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Doctor insights on: Transsphenoidal Surgery Complications

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What is the definition or description of: transsphenoidal surgery?

What is the definition or description of: transsphenoidal surgery?

Through the sphenoid: Transphenoidal surgery is when an approach is taken to reach a lesion through the sphenoid sinus. This type of surgery is usually done endoscopically through the nose or with microscopes from under the lip. It is most often performed by a team of an otolaryngologist and neurosurgeon to remove tumors in the pituitary area and skullbase. ...Read more

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Dr. Soren Singel
15 doctors shared insights

Transsphenoidal Surgery (Definition)

Small instruments are used thru the nose into the base of the brain. It used to operate on the pituitary gland. It is named because you go thru the sphenoid bone at th ...Read more


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What is involved in transsphenoidal surgery?

What is involved in transsphenoidal surgery?

A lot: Surgery is done through one/ both nostrils. The microscope/ endoscope are used to drill the base of the skull and then the pituitary dura (covering of the brain) is opened. Then the tumor is resected slowly with gentle dissection. The major risks are sinusitis, brain fluid leak, and pituitary hormone problems (urinating too much , low energy, etc). The rare risks are stroke/death. Consult md. ...Read more

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What is transsphenoidal surgery used to treat?

What is transsphenoidal surgery used to treat?

Skull base tumors : The sphenoid is a sinus (empty space surrounded by bone) located in the center of the head, at the base of the skull. Certain brain tumors, such as pituitary tumors, can be accessed through the sphenoid sinus via the nose. ...Read more

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What is the incidence of trigeminal neuropathic pain following transsphenoidal surgery?

What is the incidence of trigeminal neuropathic pain following transsphenoidal surgery?

Low: Although portions of the trigeminal nerve pass closely to the pituitary through the cavernous sinus, it's not a common problem after transsphenoidal surgery. That being said, there may be irritation of the nerve after surgery and a proper tincture of time for healing should be allowed. Your surgeon should be able to help you through this. Best of luck. ...Read more

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Cant get back abs-- surgery complications?

Cant get back abs-- surgery complications?

Abs: I presume you mean abdominal strength and definition. You dont say what type of sirgery you had but if it was andominal you will lose considerable abdominal strength. This may take 6 months to yr to regain. Make sure its ok with your dr before doing any vigorous core muscle exercises. ...Read more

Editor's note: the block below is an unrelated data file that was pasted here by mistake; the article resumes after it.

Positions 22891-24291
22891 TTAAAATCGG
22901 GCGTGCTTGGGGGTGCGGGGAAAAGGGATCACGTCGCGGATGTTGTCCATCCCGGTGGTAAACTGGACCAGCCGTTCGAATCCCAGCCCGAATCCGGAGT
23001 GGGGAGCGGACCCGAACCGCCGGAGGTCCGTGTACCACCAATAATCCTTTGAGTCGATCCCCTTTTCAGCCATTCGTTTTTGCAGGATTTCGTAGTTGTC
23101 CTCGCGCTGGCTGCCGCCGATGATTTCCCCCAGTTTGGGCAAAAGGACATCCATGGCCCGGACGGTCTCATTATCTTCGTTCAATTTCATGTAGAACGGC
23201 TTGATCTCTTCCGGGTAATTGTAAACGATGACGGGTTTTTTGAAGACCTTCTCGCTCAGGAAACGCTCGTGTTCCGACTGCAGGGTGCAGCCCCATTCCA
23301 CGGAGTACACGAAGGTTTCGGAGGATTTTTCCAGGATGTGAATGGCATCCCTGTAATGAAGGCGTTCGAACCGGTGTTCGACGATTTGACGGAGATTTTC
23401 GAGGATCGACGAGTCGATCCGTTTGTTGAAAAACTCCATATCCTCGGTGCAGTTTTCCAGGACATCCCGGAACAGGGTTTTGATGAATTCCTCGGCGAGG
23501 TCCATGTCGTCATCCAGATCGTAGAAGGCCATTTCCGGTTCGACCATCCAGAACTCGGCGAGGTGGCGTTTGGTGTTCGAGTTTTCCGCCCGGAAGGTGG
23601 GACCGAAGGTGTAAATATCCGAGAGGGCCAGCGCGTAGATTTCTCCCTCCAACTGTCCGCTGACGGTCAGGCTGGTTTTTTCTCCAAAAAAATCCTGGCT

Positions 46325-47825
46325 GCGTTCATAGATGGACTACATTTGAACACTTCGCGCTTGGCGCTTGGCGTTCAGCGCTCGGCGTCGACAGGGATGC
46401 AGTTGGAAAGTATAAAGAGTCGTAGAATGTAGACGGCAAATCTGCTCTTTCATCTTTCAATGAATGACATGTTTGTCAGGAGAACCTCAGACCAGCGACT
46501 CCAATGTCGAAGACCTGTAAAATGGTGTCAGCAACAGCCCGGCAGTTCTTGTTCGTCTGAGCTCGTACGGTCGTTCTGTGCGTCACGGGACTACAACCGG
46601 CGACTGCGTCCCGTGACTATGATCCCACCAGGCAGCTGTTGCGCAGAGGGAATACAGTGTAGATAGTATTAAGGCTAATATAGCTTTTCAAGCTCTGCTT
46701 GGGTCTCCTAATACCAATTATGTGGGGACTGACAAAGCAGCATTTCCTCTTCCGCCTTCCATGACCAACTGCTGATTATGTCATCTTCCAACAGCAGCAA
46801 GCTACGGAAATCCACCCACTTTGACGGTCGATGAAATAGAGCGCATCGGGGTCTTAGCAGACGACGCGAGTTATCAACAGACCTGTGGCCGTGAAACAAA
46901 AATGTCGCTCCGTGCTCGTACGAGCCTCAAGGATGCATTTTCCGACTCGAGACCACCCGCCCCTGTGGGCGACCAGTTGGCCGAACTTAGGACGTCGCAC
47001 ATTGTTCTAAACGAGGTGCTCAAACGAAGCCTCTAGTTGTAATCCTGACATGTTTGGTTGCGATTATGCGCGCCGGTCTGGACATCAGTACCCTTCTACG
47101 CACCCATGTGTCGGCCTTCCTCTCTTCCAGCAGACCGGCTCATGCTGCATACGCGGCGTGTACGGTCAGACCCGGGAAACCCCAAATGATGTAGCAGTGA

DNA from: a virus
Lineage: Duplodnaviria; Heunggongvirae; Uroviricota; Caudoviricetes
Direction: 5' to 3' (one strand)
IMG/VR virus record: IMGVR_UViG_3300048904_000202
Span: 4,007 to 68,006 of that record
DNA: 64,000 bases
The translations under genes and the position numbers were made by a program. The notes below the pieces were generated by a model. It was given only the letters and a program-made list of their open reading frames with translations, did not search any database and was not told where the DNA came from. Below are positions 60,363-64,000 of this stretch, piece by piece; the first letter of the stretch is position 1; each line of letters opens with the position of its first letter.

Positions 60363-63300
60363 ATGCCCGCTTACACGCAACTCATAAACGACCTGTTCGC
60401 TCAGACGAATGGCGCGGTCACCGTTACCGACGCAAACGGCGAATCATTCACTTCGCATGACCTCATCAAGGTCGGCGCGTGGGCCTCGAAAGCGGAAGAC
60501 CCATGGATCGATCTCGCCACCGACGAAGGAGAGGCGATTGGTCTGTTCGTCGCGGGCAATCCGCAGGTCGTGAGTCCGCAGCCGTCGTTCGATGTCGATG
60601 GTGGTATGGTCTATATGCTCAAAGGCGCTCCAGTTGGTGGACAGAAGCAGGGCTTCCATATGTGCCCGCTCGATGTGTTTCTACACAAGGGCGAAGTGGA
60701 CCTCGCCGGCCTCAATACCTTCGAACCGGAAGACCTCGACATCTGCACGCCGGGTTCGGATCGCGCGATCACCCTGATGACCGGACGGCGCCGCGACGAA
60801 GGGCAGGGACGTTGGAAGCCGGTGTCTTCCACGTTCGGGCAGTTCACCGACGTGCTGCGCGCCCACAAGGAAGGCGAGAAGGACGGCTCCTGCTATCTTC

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Hydrocele surgery complications, what to do?

Hydrocele surgery complications, what to do?

Few: Generally well tolerated, but some swelling, tenderness, bruising are common and resolve in a few weeks. ...Read more

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What are gallbladder surgery complications?

What are gallbladder surgery complications?

Many but rare: Pain, bleeding, infections, bile duct injury, bile leak, retained stones in the abdomen or in the bile ducts, injury to the intestine, injury to the liver, post cholecystectomy syndrome. ...Read more

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What are common meniscus surgery complications?

What are common meniscus surgery complications?

Swelling: Swelling or fluid in the knee is most common minor complication after meniscus surgery. Its easily drained by your surgeon. Other complications are recurrent tearing of the meniscus, persistent pain, infection, bleeding, joint stiffness or loss or range of motion, and damage to neurovascular structures are remotely possible. Some of these complications may require addition surgery. Overall, meniscus surgery has a very high success rate. ...Read more

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What are the most common back surgery complications?

What are the most common back surgery complications?

See list : There are many potential complications associated with spine surgery. The most common are as follows: infection, dural tear, epidural hematoma's, damage to the spinal cords and/or spinal nerves, thrombophlebitis, anesthetic complications, hardware breakage, persistent pain. This is not an all inclusive list. You should talk to your spinal surgeon. ...Read more

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Gallbladder surgery complications. I still have pain?

Gallbladder surgery complications. I still have pain?

See your surgeon: I do not know when you had the surgery. Was it recent or longer time ago? Pains early after surgery not uncommon, but if getting worse with nausea and vomiting need to see your surgeon soon. If the surgery was more than 4-6 weeks ago see your surgeon or a gastroenterologist for other evaluations. ...Read more